The Pennyfield Inn at Lock 22 on the C&O Canal was built in 1879. President Grover Cleveland stayed here on several occasions to fish for bass in the nearby Potomac.
The old NPS signage at lock 22 told this story this way:
President Grover Cleveland enjoyed bass fishing near here, escaping from the pressures of office while staying at the Pennyfield House. Its folksy atmosphere appealed to the president. Mrs. Pennyfield, it's said once called up the stairs to President Cleveland, "Mr. President, do you want your eels skunned or unskunned?" He preferred them "skunned."Over the years we've watched the old house fall down. This photo from Mary Rubin's 2003 book, shows how it looked in the 1910's.
And here's how it looked in April of 2009:
The NPS tore it down in late 2009.
|Pennyfield Lock, November 2008|
|Pennyfield Lock, August 2010|
The lockhouse still stands and new signage has been put up.
"If walls could talk then Lockhouse 22 could tell some tales. One might be about President Grover Cleveland who sought refuge from the pressures of the White House by coming here on fishing trips. Or perhaps the lockhouse would tell of one lockkeeper who had too much to drink and let the water out of the lock too quickly, sinking a canal boat and its 113 tens of coal. The stories of a lockhouse are the stories of life along the C&O Canal.The lock gate provides a convenient place for a weary cyclist to take a nap.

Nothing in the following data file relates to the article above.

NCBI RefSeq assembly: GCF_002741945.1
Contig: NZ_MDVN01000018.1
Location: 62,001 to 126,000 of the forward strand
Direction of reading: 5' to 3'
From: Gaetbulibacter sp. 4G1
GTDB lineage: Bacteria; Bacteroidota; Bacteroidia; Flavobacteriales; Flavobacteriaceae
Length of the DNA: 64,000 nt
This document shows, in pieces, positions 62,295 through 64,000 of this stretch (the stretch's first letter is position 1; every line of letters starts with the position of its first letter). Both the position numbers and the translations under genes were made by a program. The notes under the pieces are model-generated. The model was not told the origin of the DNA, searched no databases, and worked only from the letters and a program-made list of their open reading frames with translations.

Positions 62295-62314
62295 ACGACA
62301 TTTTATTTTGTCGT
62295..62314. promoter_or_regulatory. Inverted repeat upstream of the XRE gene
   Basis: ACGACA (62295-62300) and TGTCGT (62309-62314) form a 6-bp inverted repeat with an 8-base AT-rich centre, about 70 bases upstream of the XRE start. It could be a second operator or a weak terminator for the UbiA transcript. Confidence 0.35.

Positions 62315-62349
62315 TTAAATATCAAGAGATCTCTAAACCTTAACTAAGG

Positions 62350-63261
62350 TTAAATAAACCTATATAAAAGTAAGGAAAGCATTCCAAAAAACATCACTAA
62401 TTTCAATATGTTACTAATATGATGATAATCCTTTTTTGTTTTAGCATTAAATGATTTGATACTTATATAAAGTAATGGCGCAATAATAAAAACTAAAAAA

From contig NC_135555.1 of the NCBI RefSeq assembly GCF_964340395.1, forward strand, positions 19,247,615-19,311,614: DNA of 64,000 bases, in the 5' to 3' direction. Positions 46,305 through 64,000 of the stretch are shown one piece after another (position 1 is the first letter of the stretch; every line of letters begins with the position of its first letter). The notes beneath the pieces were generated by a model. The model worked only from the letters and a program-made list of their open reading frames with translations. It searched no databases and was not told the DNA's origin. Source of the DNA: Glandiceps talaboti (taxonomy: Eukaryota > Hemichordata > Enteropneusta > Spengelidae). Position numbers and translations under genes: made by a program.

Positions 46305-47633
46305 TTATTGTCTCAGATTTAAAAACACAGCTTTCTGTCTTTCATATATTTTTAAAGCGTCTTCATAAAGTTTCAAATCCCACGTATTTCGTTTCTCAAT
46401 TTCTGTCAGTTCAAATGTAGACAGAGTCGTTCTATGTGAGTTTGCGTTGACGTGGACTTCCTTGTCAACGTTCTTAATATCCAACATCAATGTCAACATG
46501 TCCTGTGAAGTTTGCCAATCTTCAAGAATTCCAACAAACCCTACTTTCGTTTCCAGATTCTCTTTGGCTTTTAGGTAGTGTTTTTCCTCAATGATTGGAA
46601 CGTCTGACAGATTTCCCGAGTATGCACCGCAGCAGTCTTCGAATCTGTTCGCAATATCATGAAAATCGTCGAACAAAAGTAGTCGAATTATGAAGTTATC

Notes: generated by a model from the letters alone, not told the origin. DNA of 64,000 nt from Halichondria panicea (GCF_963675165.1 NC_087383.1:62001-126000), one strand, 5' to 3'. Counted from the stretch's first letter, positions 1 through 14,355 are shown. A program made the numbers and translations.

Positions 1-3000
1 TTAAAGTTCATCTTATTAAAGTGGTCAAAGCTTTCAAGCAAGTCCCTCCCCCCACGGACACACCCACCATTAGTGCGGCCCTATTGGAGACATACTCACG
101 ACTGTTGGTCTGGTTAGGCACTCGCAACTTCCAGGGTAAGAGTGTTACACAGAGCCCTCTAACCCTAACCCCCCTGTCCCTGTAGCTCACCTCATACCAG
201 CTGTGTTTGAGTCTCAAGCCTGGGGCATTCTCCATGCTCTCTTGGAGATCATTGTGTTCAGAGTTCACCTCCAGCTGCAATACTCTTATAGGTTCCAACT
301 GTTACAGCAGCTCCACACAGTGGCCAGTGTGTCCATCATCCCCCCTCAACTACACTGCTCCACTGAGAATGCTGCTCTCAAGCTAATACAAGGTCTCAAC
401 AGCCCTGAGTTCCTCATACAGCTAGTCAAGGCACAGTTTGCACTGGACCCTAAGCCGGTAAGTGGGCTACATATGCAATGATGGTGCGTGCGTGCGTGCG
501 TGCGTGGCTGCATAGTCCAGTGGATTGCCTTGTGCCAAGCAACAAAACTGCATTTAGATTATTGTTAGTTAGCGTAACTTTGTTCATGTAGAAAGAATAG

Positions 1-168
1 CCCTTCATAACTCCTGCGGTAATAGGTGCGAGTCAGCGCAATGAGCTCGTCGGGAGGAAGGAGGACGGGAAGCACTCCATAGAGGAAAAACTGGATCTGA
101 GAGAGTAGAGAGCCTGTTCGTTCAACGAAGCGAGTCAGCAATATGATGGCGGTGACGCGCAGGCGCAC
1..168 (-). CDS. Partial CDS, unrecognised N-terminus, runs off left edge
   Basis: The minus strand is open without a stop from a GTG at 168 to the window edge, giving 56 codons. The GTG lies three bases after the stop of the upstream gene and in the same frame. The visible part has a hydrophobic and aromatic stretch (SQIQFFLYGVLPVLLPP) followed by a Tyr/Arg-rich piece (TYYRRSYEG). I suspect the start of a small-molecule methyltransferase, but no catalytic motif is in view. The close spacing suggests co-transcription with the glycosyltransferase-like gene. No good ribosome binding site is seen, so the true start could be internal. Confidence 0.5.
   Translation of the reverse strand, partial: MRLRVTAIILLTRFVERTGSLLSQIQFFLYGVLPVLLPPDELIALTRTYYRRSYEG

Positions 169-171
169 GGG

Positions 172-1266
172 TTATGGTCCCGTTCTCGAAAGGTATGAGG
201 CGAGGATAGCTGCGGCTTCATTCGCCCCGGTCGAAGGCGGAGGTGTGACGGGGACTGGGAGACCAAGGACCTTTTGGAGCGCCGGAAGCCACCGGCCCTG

"Built in 1832, Lock 22 is nicknamed 'Pennyfield Lock' after father and son lockkeepers, George and Charlie Pennyfield. George tended this lock from 1890-1910; his son Charlie joined him on the C&O payroll in 1900. Charlie was the last lockkeeper to live in and work from this lockhouse. The Pennyfield family remained at the lock after the canal closed in 1924."